A Canadian study challenged the theory that the first tell-tale sign of Alzheimer’s is a buildup of plaque in the patients’ brains. Powerful MRI and PET tools showed that the earliest sign of Alzheimer’s disease is in fact a slight reduction in the blood flow towards the brain.
Dr. Alan Evans, a neurologist at the Montreal Neurological Institute and Hospital, and his fellow researchers sifted through medical data on more than 1,000 Alzheimer’s patients. Researchers analyzed nearly 8,000 brain images showing the progression of the disease at various stages.
Data were collected with help from Magnetic Resonance Imaging devices and Positron Emission Tomographs (PETs). The patients’ spinal fluid and blood flow were also assessed.
The research team found that the earliest tell-tale sign of the disease is a lower blood flow within the brain. Past research had suggested that increased levels of amyloid protein were the first warning sign.
Study authors do not challenge the role of the proteins in Alzheimer’s progression, but they say they found an earlier sign which could be used to detect the disease in its first stages. A new set of cognition tests have revealed that brain function decline begins earlier than originally believed.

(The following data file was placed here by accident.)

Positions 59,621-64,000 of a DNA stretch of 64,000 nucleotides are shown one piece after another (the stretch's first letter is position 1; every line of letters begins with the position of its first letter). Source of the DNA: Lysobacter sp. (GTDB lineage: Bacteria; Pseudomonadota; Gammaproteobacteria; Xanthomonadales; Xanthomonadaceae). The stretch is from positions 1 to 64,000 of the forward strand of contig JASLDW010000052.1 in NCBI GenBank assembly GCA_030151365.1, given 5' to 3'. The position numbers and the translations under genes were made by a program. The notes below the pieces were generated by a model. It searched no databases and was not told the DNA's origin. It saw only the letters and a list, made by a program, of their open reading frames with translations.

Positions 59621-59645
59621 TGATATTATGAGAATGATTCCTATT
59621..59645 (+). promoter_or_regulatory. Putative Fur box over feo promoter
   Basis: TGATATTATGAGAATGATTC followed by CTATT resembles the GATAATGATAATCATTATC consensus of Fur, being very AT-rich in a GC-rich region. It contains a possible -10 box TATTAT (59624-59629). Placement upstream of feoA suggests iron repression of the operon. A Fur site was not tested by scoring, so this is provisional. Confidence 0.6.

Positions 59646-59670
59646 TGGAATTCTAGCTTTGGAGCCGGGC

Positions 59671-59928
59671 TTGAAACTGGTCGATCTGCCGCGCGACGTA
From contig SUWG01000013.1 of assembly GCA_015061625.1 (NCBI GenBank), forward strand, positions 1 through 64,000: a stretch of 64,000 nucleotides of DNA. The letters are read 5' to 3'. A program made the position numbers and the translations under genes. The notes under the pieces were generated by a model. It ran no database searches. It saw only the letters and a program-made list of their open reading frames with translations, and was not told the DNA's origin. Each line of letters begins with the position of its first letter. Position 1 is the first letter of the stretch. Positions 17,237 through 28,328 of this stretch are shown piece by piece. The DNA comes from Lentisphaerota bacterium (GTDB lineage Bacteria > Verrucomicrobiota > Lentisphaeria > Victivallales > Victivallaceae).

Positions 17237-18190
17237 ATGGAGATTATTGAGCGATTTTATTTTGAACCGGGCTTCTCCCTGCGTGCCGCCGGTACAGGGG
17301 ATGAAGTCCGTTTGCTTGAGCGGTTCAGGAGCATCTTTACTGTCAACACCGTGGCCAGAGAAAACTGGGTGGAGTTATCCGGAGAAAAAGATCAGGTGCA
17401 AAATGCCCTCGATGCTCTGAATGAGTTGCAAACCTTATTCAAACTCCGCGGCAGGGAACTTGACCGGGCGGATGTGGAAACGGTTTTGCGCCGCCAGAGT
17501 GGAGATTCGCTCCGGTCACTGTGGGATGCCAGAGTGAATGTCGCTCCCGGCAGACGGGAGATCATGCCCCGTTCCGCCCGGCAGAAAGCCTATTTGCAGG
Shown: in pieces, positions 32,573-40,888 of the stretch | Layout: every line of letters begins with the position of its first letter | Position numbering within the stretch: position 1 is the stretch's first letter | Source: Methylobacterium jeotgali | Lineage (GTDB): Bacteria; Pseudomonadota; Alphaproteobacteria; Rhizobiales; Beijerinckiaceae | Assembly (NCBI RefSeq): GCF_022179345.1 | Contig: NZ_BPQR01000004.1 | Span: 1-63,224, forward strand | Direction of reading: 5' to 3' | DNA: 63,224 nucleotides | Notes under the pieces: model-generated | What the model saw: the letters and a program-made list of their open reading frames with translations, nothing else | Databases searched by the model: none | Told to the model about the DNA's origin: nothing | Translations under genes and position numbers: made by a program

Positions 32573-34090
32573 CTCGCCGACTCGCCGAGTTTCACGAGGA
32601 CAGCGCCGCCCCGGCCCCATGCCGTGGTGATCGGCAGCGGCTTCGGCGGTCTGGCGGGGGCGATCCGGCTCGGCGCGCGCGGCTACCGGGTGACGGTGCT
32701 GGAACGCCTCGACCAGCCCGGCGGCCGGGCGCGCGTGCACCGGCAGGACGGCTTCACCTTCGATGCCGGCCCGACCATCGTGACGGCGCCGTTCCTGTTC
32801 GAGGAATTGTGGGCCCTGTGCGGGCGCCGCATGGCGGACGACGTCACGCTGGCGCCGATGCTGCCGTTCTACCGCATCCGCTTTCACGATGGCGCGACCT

Researchers explained that late-onset Alzheimer’s is triggered by a complex set of factors so it is vital to understand the disease’s progression in order to develop a cure. According to the latest study, the disease is caused by several physiological mechanisms in the brain.
Unlike previous research, the latest study was more comprehensive. It looked for several factors that may trigger the condition including disturbances in blood flow, amyloid levels, brain structure, and glucose metabolism. Brain scans covered 78 portions of the patients’ brain, which cover all grey matter.
Study lead author Yasser Iturria Medina believes that Alzheimer’s lacks a proper treatment because of the gaps in understanding the multifunctional mechanisms that lead to it. Fortunately, researchers had 30-years worth of data at their disposal for the analysis, so they were able to better track the said factors’ progression over time.
Additionally, researchers got help from powerful computers in their endeavor. But despite computer assistance, the analysis of thousands of brain scans and mechanisms took thousands of hours. Dr. Evans said that this approach is critical in brain research nowadays.
He noted that there is a huge loot of data on the brain, but little manpower to process it. So, this is where super computer may lend a hand. Evans thinks that neurology is currently restricted by the lack of tools to process the available data.
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